The provisional global figure for 2007 using data from January to November, currently places the year as the seventh warmest on records dating back to 1850.
The announcement comes as the Secretary-General of the World Meteorological Organization (WMO), Michel Jarraud, speaks at the Conference of the Parties (COP) in Bali.
Scientists and politicians have been in Indonesia discussing plans to reduce greenhouse gas emissions that have been linked to increasing global temperatures.
Dr Vicky Pope from the Met Office Hadley Centre has been attending the conference and said, “The last few days have provided an important platform for debate and confirms the need for swift action to combat further rises in global temperatures because of human behaviour.”
The last time annual mean global temperatures were below the 1961-1990 long term average was in 1985. Since then, mean surface air temperatures have continued to demonstrate a warming trend around the world. 2007 has been no exception to this, even though there has been a La Niña event which usually reduces global temperatures.
Professor Phil Jones, Director of UEA’s Climatic Research Unit, said: “The year began with a weak El Niño – the warmer relation of La Niña - and global temperatures well above the long-term average. However, since the end of April the La Niña event has taken some of the heat out of what could have been an even warmer year”.
In January the Met Office, in conjunction with the University of East Anglia, predicted that 2007 could record global temperature well above the long term average. There was also a 60% probability that 2007 could be the warmest on record and the expected temperature for 2007 is within the range predicted.
Professor Jones said: “2007 was warmer in the Northern Hemisphere, where the year ranks second warmest, than the Southern Hemisphere, where it ranks ninth warmest”.
Met Office Climate Scientist David Parker added: “This year has also seen sea-ice extent in the Northern Hemisphere below average in each month of 2007, with record minima sea-ice reported in July, August and September. In the Southern Hemisphere, sea-ice coverage has remained close to average”.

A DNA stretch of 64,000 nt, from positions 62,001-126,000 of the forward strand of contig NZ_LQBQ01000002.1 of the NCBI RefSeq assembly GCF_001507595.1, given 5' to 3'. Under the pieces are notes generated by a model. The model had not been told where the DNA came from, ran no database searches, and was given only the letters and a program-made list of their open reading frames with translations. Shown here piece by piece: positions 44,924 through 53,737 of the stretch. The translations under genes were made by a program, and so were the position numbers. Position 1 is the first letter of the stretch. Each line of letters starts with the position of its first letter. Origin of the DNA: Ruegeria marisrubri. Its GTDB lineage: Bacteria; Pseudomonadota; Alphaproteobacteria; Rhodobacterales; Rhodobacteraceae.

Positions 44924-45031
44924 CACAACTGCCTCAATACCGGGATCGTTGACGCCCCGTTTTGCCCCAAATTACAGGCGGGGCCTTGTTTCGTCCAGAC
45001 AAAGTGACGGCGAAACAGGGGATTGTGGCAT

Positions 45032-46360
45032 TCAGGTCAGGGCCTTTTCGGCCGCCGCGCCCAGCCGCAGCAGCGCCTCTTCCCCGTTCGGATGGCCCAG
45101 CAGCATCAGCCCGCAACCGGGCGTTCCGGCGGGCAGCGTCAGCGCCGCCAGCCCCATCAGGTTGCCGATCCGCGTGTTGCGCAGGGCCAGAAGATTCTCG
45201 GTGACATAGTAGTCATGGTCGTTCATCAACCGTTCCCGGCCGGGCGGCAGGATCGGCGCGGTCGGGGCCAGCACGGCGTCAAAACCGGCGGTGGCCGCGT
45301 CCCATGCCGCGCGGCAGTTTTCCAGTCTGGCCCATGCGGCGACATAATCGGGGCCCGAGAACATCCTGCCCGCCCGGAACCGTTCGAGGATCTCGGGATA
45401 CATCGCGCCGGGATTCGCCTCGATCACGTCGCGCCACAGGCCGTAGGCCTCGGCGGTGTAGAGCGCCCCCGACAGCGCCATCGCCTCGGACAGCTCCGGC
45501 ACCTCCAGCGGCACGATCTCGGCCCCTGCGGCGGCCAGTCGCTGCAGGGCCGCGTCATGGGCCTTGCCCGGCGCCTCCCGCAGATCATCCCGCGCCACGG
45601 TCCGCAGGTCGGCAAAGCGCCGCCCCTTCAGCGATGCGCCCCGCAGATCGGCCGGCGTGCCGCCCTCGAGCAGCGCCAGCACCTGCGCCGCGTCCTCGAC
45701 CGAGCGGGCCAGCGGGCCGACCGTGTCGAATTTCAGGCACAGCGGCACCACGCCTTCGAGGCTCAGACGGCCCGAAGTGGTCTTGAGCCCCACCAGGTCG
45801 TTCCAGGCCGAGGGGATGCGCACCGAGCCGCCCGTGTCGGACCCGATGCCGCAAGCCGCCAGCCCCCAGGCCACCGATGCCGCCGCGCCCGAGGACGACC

Meanwhile, across the UK, 2007 is on course to become one of the warmest years on record. Even if the mean temperature for December is 1 °C below the 1971-2000 long term average, the year will still be the 3rd warmest since UK-wide records began in 1914. In this 94-year series, the last six years (2002-2007) are set to become the six warmest years.
The full report on the climate of 2007 is available on the WMO website http://www.wmo.ch/pages/mediacentre/press_releases/index_en.html. As well as information and graphics on land and sea surface temperature, it includes details on the extent of sea-ice in both hemispheres and rainfall.
Annie Ogden | alfa
Dispersal of Fish Eggs by Water Birds – Just a Myth?
19.02.2018 | Universität Basel
Removing fossil fuel subsidies will not reduce CO2 emissions as much as hoped
08.02.2018 | International Institute for Applied Systems Analysis (IIASA)
At the LASYS 2018, from June 5th to 7th, the Laser Zentrum Hannover e.V. (LZH) will be showcasing processes for the laser material processing of tomorrow in hall 4 at stand 4E75. With blown bomb shells the LZH will present first results of a research project on civil security.
At this year's LASYS, the LZH will exhibit light-based processes such as cutting, welding, ablation and structuring as well as additive manufacturing for...
There are videos on the internet that can make one marvel at technology. For example, a smartphone is casually bent around the arm or a thin-film display is rolled in all directions and with almost every diameter. From the user's point of view, this looks fantastic. From a professional point of view, however, the question arises: Is that already possible?
At Display Week 2018, scientists from the Fraunhofer Institute for Applied Polymer Research IAP will be demonstrating today’s technological possibilities and...
So-called quantum many-body scars allow quantum systems to stay out of equilibrium much longer, explaining experiment | Study published in Nature Physics
Recently, researchers from Harvard and MIT succeeded in trapping a record 53 atoms and individually controlling their quantum state, realizing what is called a...
The historic first detection of gravitational waves from colliding black holes far outside our galaxy opened a new window to understanding the universe. A...
A team led by Austrian experimental physicist Rainer Blatt has succeeded in characterizing the quantum entanglement of two spatially separated atoms by observing their light emission. This fundamental demonstration could lead to the development of highly sensitive optical gradiometers for the precise measurement of the gravitational field or the earth's magnetic field.
The age of quantum technology has long been heralded. Decades of research into the quantum world have led to the development of methods that make it possible...
02.05.2018 | Event News
13.04.2018 | Event News
12.04.2018 | Event News
23.05.2018 | Materials Sciences
23.05.2018 | Physics and Astronomy
23.05.2018 | Life Sciences